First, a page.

The woes of the construction sector and its ancillary industries

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The construction sector could lose about $400 million over one year due to coronavirus

The word “precarious” is never really associated with the real estate industry of Bangladesh at any given point in time. The understanding is, as long as there are people with basic housing needs, the industry will recover and thrive after its momentary pause. 

However, while the real estate sector may seem immune from a direct impact of the coronavirus, its ancillary industries as well as the construction sector are not. And that, in turn, can have some dire consequences for the housing sector as a whole.

Except for a few government developments projects, both the construction and the real estate sector is in a kind of purgatory state. The fate of millions of formal and informal workers in the steel industry, cement industry and the construction industry – not to mention hundreds of businesses – are hanging in the balance. According to the president of Bangladesh Steel Mills Owners Association, the first two weeks of March alone saw steelmakers incur losses amounting to Tk35 crore or over $4 million. By the estimation of the Asian Development Bank (ADB), the construction sector could lose about $400 million over one year due to the coronavirus pandemic.

The steel industry of the country has seen amazing growth in the last decade and is worth about Tk55,000 crore today.There are 40 active mills in the country capable of churning out nine million tons of steel every year – exceeding the national demand of eight million tons.This achievement was possible thanks to the introduction of several state-of-the-art manufacturing technologies and easier access to raw materials – most of which are generated from imports and the shipbreaking yards of Chittagong. However, the situation is completely different now.

Aside from a few rolling mills still operating in a limited capacity, all the melting plants were forced to shutdown due to a shortage of raw materials. The last of the steel mills shut down on April 9, which were of the giant of the industry – BSRM. The only reason they were able to hold on to the thread for this long was because they had a stockpile of their own raw materials – something the small-to-mid-sized steel makers did not.So, one by one, the factory doors began to shut down after the nationwide general holiday was declared in March.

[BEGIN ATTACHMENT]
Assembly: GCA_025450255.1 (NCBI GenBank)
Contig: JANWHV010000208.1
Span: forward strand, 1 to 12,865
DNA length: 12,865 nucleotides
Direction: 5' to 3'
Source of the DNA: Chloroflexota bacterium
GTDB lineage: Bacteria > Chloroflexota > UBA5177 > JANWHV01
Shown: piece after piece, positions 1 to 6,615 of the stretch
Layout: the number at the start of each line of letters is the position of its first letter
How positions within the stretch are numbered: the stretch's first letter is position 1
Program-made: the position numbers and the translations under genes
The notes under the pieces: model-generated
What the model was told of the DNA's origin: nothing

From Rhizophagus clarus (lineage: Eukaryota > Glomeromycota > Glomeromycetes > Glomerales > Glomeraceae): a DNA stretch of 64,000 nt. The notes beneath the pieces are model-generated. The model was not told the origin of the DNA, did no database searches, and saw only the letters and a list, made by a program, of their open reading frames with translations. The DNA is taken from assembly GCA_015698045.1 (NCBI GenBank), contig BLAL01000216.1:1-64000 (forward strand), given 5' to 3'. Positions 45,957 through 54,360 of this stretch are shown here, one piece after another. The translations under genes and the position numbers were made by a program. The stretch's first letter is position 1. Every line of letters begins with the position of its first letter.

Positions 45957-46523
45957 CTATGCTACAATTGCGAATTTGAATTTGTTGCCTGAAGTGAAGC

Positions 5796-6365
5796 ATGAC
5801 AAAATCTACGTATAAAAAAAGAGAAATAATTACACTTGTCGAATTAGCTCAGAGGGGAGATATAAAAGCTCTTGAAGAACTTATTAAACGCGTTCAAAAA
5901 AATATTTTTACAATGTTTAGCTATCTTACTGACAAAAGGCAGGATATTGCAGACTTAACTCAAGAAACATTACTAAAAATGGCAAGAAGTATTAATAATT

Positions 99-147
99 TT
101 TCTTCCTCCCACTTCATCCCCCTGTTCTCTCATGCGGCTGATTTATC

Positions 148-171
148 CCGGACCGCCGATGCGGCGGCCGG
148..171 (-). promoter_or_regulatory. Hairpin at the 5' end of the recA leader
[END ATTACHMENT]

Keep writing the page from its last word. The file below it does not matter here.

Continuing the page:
A significant portion of raw materials necessary for steel manufacturing are imported from abroad, and 90% of those imports are fromthe US, Canada, Italy, the UK and Australia. All of these places are in complete lockdown right now, with nothing getting in or out. As a result, supply has completely dried up.

But it’s not just raw materials either.Steel manufacturers are also unable to import any capital machinery from Chinese ports where about eight million empty containers are sitting idle.Our own shores are also suffering from logistics issues too. About 1.4 million tons of scrap metal are stranded at the shipbreaking yards of Sitakunda in Chittagong – unable to transport the material to their intended destinations.

The situation is no better for another pillar of the construction and real estate sector either. The cement industry of Bangladesh, which reached $3 billion in value in 2018, is almost entirely dependent on imports for sourcing raw materials such as gypsum and fly ash.Around $1.3 billion worth of raw materials for cement production was imported in 2018, of which, $900 million were clinkers according to the managing director of Shun Shing Group, Hong Kong – makers of Seven Ring Cement.At least 80% of clinkers, about 18 tons, necessary to meet production needs, are imported from countries like China, Hong Kong, India and Indonesia.